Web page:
The night I got engaged, while celebrating with friends I started to mouth off about how it seems that a lot of straight people who marry have never recognized their straight privilege before they started wedding planning.1 And then they’re all “what charitable donation/ceremony reading/blog post will help alleviate me of the guilt of my privilege!?!?!” Hint: there isn’t one.
The more I think about it, the more I remember a blog post (which I now cannot find, to my dismay) arguing that “privilege” is an over-used word in conversations about social justice, because there are some things that are denied certain people which are fundamental rights, not privileges.
Marriage is a fundamental right.
Current caselaw has tortured out some sort of way to escape the pesky precedent of sentences like “Marriage is one of the ‘basic civil rights of man,’ fundamental to our very existence and survival.”2 by arguing that while marriage is a fundamental right, but choosing your marriage partner is not. Which is obviously a load of crap.
Straight privilege still comes into play a lot with weddings: with family’s acceptance, with vendors’ cooperation, with friends and acquaintances considering it a ‘real’ wedding. But the actual legal union of marriage being limited to opposite-sex couples is just too egregious a denial to talk about in terms of “privilege.” It’s an injustice. It’s a cruelty. It’s a shame.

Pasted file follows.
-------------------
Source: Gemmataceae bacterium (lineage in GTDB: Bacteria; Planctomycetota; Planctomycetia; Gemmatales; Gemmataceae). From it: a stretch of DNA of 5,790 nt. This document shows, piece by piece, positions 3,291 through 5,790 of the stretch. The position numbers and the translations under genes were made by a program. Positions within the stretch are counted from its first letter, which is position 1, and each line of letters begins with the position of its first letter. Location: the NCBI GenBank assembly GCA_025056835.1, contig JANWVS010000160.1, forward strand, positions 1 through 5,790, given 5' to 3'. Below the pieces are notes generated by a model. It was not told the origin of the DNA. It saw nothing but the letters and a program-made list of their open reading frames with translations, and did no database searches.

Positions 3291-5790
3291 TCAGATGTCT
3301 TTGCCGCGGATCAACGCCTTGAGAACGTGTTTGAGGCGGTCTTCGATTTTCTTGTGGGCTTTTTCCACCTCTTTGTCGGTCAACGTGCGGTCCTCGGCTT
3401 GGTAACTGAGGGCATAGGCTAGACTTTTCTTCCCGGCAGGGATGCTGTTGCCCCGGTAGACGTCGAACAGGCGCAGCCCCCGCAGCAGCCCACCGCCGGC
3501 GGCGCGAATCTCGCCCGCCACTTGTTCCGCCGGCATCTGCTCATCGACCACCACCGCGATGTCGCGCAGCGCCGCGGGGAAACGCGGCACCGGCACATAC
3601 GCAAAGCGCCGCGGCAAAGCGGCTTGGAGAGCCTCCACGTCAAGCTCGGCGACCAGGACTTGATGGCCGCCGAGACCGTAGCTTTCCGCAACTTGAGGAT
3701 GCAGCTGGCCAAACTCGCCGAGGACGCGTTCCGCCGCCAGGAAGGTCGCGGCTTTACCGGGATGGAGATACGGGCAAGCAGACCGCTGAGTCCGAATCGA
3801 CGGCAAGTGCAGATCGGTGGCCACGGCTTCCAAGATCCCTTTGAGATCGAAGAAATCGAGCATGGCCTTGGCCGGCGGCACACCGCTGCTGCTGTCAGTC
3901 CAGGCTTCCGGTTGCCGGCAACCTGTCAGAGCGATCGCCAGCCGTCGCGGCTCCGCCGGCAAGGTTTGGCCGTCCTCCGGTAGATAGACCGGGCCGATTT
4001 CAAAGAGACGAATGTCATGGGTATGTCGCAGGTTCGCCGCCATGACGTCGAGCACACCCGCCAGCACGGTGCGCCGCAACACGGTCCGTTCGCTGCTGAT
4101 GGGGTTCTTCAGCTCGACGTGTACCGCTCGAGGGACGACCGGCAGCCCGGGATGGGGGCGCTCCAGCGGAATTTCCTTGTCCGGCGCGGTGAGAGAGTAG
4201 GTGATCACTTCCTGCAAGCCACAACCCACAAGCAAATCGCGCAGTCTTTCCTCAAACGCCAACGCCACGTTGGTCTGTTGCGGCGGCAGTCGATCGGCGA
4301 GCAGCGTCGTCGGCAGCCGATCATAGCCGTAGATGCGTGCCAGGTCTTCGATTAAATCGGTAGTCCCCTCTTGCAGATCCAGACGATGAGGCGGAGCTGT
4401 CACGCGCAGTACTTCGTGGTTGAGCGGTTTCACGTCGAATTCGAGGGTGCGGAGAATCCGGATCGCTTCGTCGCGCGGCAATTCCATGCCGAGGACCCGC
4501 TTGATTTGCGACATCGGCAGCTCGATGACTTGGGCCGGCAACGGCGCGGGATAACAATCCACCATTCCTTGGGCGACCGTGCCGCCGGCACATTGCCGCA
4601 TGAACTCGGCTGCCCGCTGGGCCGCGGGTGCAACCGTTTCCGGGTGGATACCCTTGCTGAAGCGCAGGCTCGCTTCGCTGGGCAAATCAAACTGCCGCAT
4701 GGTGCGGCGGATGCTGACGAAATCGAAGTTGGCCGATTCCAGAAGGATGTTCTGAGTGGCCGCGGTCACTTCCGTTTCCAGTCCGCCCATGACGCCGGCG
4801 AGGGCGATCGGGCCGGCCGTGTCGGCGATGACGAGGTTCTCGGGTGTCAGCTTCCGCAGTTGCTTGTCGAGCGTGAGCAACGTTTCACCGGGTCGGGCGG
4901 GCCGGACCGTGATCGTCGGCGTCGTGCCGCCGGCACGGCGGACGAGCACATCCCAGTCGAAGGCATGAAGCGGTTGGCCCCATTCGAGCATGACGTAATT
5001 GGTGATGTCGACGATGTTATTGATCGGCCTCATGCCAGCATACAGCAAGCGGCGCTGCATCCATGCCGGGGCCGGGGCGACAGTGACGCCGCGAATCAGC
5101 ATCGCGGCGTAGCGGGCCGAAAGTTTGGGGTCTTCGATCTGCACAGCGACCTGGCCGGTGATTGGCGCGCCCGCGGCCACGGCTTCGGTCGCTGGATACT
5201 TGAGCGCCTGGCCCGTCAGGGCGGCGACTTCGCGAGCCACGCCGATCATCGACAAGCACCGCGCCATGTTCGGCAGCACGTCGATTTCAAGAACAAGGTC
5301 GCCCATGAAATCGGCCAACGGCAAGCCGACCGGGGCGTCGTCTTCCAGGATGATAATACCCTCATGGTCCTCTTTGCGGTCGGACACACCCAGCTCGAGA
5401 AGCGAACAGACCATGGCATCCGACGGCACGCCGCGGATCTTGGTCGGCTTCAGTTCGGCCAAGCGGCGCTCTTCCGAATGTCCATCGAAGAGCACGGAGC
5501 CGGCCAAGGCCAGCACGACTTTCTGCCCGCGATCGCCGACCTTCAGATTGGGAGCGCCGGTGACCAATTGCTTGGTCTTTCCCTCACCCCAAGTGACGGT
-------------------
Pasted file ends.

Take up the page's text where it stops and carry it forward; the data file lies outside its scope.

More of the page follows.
And I know a blog post can’t fix it. But for what it is worth, I support marriage equality.
1I don’t mean to sound obnoxious or mean. I realize not everybody took a bunch of women’s studies classes in college (that’s one of my class privileges!) Also, I think anything that gets people in the headspace where they start to recognize privilege is good. Even if it doesn’t start until you plan a wedding, it will probably persist afterward.
2Loving v. Virginia, 388 U.S. 1, 12 (1967) (quoting Skinner v. Oklahoma ex. rel. Williamson, 316 U.S. 535, 541 (1942)). [Yes, Kiely, I did just put a law review footnote in my blog.]